Edward Kenway: The Best Written Assassin



** Spoilers below for Assassin’s Creed II, Assassin’s Creed: Brotherhood, Assassin’s Creed: Revelations and Assassin’s Creed IV: Black Flag**

After playing through both Assassin’s Creed Odyssey and Assassin’s Creed III: Remastered recently, I felt myself wanting to jump back into what I considered for many years to be the very best entry in the entire franchise. I’m talking about Assassin’s Creed IV: Black Flag of course, and while it may no longer be the best game in the series for me, it still has something that none of its sequels do:  the very best protagonist this series has ever had, period.

Now a lot of fans are very opinionated when it comes to this issue, and are willing to go above and beyond in the defense of their favorite assassin,  which let’s be honest here, is Ezio Auditore for the vast majority. The Medjay Bayek has definitely carved himself out a spot in the hearts of a lot of these very same fans, but Ezio still reigns supreme.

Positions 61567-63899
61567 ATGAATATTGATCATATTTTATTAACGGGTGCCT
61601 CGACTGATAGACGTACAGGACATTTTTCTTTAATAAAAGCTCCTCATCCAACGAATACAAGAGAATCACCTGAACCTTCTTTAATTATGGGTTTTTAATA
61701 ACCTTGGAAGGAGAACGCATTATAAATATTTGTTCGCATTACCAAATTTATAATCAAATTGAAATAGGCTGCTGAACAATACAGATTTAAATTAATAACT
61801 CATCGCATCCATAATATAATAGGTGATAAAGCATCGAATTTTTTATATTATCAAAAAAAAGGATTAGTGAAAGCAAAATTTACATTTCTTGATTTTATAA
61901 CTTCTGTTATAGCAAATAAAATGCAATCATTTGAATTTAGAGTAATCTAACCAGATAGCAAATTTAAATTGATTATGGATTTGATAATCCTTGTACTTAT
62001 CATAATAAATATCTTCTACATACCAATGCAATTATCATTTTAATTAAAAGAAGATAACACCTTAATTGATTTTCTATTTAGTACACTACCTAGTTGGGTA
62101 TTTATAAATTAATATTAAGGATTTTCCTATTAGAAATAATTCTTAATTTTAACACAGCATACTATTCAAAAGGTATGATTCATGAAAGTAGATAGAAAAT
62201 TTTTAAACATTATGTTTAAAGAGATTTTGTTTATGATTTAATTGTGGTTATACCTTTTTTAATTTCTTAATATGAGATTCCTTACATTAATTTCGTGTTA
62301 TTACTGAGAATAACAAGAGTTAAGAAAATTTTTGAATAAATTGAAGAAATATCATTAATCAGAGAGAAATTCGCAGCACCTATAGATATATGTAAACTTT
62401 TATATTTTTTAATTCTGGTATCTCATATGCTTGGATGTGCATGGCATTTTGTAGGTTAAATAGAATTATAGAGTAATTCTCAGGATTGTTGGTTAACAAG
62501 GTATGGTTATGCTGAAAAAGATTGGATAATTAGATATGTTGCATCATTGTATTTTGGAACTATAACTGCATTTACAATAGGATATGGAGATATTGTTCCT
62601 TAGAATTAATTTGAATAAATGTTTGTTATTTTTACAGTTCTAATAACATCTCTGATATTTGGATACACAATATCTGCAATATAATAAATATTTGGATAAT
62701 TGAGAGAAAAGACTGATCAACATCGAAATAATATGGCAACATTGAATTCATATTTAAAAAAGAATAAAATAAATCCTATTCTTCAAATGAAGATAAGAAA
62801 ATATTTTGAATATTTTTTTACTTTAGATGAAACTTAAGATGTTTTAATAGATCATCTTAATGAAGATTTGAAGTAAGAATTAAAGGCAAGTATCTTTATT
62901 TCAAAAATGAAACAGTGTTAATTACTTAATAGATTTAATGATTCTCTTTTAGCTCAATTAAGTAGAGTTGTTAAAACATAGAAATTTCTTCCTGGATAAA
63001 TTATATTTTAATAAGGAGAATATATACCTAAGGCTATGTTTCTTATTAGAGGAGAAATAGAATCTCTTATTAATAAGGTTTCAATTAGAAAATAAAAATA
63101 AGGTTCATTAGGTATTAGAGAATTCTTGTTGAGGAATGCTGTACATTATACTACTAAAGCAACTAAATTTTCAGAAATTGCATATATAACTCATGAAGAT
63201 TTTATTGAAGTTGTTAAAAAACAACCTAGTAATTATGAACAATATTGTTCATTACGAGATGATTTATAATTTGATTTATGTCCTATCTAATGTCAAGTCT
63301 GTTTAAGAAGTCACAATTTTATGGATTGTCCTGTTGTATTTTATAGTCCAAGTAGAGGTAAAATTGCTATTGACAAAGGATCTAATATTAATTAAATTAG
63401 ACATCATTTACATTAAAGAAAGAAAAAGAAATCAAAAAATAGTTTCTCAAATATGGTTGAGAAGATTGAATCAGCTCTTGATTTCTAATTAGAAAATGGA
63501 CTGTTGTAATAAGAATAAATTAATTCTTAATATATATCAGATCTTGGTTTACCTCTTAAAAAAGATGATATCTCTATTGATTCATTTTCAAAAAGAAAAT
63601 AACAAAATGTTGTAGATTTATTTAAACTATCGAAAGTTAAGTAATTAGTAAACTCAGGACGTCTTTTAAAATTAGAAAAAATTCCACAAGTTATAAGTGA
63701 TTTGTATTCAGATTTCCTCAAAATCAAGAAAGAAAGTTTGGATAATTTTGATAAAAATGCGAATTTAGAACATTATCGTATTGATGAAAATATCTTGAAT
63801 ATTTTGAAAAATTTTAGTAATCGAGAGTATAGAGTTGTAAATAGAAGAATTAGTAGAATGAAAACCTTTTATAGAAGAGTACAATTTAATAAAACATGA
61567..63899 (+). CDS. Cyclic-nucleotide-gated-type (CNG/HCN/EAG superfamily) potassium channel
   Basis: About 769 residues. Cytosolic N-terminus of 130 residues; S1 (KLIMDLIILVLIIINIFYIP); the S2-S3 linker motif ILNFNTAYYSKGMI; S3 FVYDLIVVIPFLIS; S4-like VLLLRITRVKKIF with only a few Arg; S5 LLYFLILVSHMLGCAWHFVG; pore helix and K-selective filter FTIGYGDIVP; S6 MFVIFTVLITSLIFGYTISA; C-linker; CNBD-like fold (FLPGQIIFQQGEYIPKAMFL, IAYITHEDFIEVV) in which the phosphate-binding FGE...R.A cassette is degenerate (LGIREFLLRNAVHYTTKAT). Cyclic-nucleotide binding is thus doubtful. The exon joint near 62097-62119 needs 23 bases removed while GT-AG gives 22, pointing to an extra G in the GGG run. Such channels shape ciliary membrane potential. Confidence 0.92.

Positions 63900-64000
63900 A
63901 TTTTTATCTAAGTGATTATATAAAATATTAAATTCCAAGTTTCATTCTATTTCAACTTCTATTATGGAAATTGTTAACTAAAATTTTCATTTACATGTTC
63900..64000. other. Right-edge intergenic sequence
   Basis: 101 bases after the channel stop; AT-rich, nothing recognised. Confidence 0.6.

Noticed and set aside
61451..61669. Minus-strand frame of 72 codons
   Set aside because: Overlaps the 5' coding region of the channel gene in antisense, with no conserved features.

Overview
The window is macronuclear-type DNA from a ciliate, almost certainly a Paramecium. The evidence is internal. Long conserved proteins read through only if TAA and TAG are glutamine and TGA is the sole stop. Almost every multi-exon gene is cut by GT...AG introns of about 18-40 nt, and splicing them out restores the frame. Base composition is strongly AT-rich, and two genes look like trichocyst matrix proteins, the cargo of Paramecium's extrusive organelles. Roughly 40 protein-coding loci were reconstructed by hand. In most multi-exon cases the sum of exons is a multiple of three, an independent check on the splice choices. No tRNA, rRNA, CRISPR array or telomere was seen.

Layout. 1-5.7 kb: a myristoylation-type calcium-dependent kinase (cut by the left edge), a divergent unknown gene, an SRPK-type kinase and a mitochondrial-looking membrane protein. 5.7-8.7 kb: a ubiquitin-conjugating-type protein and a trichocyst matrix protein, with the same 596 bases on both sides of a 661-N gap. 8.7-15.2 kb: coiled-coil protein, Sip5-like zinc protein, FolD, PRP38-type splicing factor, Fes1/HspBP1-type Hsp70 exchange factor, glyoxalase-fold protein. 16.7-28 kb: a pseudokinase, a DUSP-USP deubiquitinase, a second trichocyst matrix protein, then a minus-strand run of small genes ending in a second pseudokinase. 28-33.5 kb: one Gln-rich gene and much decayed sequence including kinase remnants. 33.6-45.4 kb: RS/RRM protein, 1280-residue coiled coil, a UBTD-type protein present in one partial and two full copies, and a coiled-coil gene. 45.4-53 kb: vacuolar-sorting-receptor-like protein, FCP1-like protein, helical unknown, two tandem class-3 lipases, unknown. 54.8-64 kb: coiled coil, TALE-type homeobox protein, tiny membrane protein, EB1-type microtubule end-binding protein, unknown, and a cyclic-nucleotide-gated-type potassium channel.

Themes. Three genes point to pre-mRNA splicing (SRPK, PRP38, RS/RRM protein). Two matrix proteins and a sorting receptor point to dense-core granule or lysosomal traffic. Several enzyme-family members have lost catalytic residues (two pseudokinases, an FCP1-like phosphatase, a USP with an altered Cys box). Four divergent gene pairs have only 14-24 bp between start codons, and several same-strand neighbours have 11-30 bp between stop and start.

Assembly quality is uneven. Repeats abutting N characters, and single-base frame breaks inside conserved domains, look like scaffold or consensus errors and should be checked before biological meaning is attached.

And I’m not here to tell them that the characters they like are bad, or undeserving of the pedestal they’ve been put on. People relate to different characters for different reasons, and expecting everyone to see something through your perspective is no easy matter, but I’ll try anyway. Because what I want to talk about today is that Ezio, is nowhere as good a character as Edward Kenway. Let me explain. 

Ezio Auditore da Firenze is a character that holds a very special place in my heart, as he does for most fans. This is a character who we have followed from the very moment he was born, and have seen him grow from being an impulsive young adult in Assassin’s Creed II, a grizzled middle-aged man in Assassin’s Creed: Brotherhood to a wise old sage in Assassin’s Creed: Revelations.

And although it’s disappointing that Revelations isn’t where it happens, the Assassin’s Creed: Embers animated short gives us closure by depicting the very last years of Ezio’s  life. We see a character who we’ve learned to care for over many years die, and I dare anyone who followed his entire journey to admit that they didn’t at least get teary-eyed, or just openly cried, when this happened.

Assassins Creed

This journey is not something players get to experience a whole lot in the world of video games, and it’s understandable why fans feel so strongly about this character. And my goal with this article is not to make you dislike him, that’s impossible, it’s to highlight what makes Edward Kenway even more likeable.